At 34 percent state-owned, OPAP is one of Greece’s most valuable assets, but the gaming monopoly which holds the exclusive rights to offer sports betting and lotteries has posted 13 percent drop in first-quarter net profit.
Contributing factors to the drop in first quarter net profit were chiefly attributed to deteriorating conditions in the debt-stricken economy of Greece and fewer sporting events.
The Greek government has been dragging its feet with its plan to open up the market and allow video-lotto machines and online betting as well as the sale of its stake in OPAP. Despite the poor economic conditions in Greece, OPAP’s net profit for the first quarter exceeded expectations.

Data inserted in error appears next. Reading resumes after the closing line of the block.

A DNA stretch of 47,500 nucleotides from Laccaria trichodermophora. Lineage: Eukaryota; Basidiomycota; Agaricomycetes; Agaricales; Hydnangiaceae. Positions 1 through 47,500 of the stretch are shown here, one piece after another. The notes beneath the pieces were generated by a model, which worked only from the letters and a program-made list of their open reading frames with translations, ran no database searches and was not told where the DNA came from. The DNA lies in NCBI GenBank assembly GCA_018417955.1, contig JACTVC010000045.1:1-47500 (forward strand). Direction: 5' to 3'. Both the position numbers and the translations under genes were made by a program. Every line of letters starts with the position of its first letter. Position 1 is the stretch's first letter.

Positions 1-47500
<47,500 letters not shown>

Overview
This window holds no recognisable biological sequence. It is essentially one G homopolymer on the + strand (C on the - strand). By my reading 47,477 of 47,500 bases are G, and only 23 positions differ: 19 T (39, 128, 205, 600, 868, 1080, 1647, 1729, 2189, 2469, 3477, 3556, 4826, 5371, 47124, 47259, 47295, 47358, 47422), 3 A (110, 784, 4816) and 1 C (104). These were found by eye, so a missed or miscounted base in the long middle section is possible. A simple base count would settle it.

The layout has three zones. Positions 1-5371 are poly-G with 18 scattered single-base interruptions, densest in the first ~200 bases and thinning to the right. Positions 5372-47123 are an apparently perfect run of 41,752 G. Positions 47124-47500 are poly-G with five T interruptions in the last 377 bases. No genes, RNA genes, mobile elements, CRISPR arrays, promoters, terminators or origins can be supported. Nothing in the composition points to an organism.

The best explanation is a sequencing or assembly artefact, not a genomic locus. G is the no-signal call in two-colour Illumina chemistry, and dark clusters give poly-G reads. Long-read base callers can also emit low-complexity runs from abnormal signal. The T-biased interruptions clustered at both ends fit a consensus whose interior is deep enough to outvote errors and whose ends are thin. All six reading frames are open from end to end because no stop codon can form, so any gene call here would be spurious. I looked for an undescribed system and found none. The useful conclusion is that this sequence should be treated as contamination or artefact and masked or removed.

Net profit came in at 167 million euros ($234.8 million) compared with a forecast for 161.7 million in a Reuters poll.
Sales fell 18 percent to 1.12 billion euros, compared with a forecast for 1.17 billion. Turnover from the two flagship games, Kino and Stihima, were down 14 percent and 23 percent respectively.
The EBITDA profit margin was flat at 19.1 percent, helped by operating cost cuts and lower payouts to Stihima winners.
The much anticipated changes to Greece’s gaming market could be just months away. OPAP CEO Yannis Spanoudakis has said that he expects Greece could finally vote in a bill which will liberalise gambling in the country by August.